Utilities staffed operators who could act immediately in an emergency. They closed breakers, put out fires, and called for help. They checked fluid levels and did maintenance, cleaning, and inspections. They made the rounds, took the readings, spoke to the dispatchers, and made sure everything ran smoothly. Continue reading
Asking questions and developing answers using a common vocabulary leads to better decision making.
As discussed in a previous post, spatial analysis can be viewed as a kind of common language used across an organization. It starts with a set of questions, such as Where are things located in the world?, What is nearby?, and How are things connected?, and then sets about answering those questions by leveraging the power of GIS.
Imagine a bank with a number of different branch locations, along with locations of all the customers they service in a specific geographic region. The bank can use spatial analysis to better balance its service to these customers based on drive time analysis and delineate geographic areas with similar capacity. Continue reading
GeoServices provide a common API across all of GIS for users and developers to easily access information.
Today is GIS Day, an annual celebration and sharing to our communities about the use of geospatial technology to understand, affect, and engage with our physical world. You can join any of hundreds of local events around the globe to meet local experts, developers, analysts, government staff, and engaged citizens to learn about how to access open data and spatial analysis tools that help you make sense of complex relationships.
At the interface of GIS is a commonly overlooked, but incredibly powerful mechanism that makes it possible to uniformly access data regardless of the underlying technology or source of the data. It is this interface which allows for a smartphone application to work with web sites and desktop analysis tools—meaning that people can use the user experience that most fits their needs but they are working from the same common information system.
An interview with Kevin Butler about the integration of ArcGIS and SciPy
Geography is the science of our world, and GIS is a foundational technology for helping us to better understand that science. To further strengthen the link between GIS and science, today at the Esri Ocean GIS Forum we’re pleased to announce the integration of ArcGIS with SciPy, a Python-based ecosystem of open-source software for mathematics, science, and engineering.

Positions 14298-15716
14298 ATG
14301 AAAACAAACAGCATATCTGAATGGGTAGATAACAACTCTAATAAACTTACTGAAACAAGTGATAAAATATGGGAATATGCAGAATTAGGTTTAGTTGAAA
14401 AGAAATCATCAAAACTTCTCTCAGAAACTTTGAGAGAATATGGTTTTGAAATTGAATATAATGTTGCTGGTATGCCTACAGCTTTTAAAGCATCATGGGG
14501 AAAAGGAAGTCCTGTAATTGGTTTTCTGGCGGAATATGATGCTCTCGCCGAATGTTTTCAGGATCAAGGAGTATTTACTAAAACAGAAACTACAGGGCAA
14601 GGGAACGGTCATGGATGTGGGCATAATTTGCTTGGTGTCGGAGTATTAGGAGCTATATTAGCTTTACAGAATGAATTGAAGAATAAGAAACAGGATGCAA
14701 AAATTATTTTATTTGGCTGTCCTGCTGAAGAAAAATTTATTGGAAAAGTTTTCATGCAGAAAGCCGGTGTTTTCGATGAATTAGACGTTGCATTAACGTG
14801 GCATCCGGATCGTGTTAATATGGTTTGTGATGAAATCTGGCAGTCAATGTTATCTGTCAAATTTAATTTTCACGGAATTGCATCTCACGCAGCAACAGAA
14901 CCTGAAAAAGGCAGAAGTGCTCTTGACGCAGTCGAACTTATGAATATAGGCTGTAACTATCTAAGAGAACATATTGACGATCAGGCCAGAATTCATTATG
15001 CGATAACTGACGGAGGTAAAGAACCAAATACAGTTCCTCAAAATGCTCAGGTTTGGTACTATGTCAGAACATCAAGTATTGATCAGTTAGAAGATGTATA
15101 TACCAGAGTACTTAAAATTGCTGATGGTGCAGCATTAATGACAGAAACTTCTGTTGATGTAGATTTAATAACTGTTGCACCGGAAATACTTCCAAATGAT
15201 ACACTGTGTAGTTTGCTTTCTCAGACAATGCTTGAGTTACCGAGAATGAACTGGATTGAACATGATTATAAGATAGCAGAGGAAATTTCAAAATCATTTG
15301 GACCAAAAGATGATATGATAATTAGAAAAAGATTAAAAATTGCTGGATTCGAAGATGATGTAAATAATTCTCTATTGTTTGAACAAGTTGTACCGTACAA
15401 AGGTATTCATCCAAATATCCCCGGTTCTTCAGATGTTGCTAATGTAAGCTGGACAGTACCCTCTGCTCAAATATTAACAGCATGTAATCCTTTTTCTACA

I recently caught up with Kevin Butler, a Product Engineer with the Geoprocessing and Analysis Team, to ask him a few questions about the integration between ArcGIS and SciPy. Continue reading
New tools help fast-track implementation of your GIS platform
In my last post I mentioned “platform configurations” as something that Esri provides as part of our industry-specific ArcGIS Solutions. A few folks asked me to clarify what I meant by this.
As the ArcGIS platform continues to evolve, you increasingly do not always need to build your own tools and apps—rather, you can use tools that we provide and just configure them for your own use. These configurations of the core platform are available as templates to help you to quickly be more successful. Continue reading
Mapping time has perhaps never been as well supported
There’s a perception that GIS and cartography have always struggled to adequately deal with and represent time. The notion that a phenomena that varies temporally is difficult to model perhaps gives rise to the idea that static layers are unable to capture such variability. If this ever were the case, it’s not so any more. Our ability to handle large temporal datasets in GIS is now well supported. Adding time and date fields to data in ArcGIS allows you to configure and work with the temporal dimension including animating the map and controlling playback. Many online map services have a temporal aspect and it’s important to be able to reveal and make sense of this. Functionality is available across the ArcGIS platform to support temporal analysis and visualization. Continue reading